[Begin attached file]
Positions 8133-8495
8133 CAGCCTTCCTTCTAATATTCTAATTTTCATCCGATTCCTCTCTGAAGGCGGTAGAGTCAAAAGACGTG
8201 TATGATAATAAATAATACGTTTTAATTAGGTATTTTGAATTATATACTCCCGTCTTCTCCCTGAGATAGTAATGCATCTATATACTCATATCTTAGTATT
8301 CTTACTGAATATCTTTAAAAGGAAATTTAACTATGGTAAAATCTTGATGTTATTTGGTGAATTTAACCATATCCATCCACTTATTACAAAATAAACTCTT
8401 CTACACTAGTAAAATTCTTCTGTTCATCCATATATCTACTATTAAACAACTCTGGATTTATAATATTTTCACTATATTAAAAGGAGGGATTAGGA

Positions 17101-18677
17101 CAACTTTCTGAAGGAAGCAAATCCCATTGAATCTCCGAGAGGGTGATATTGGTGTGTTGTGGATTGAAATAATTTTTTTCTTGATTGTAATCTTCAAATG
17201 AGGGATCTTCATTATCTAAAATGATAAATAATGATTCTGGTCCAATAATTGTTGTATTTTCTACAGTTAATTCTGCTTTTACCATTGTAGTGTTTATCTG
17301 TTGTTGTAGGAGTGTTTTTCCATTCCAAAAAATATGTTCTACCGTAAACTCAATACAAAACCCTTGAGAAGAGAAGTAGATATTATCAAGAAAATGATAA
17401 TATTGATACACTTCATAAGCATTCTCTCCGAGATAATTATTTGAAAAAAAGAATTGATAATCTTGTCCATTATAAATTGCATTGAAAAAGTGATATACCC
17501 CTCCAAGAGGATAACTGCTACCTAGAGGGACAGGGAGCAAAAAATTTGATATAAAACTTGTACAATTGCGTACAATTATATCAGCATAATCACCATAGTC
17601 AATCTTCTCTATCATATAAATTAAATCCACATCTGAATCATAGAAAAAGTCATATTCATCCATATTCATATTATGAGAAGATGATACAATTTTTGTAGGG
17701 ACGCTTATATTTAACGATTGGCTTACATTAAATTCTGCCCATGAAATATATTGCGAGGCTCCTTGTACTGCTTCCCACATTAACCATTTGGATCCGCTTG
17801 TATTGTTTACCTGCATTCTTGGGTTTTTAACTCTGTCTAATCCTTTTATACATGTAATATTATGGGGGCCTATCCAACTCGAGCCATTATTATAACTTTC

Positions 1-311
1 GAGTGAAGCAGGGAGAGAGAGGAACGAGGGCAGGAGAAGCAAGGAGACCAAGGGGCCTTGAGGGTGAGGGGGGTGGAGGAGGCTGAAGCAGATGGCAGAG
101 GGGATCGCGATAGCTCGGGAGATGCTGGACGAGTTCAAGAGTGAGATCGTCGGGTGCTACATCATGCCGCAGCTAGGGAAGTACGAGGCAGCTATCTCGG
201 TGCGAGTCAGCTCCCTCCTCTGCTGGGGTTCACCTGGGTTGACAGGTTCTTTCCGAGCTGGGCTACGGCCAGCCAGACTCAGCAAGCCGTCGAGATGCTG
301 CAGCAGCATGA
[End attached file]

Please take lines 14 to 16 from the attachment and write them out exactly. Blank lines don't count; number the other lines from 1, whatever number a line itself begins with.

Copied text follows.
17801 TATTGTTTACCTGCATTCTTGGGTTTTTAACTCTGTCTAATCCTTTTATACATGTAATATTATGGGGGCCTATCCAACTCGAGCCATTATTATAACTTTC

Positions 1-311
1 GAGTGAAGCAGGGAGAGAGAGGAACGAGGGCAGGAGAAGCAAGGAGACCAAGGGGCCTTGAGGGTGAGGGGGGTGGAGGAGGCTGAAGCAGATGGCAGAG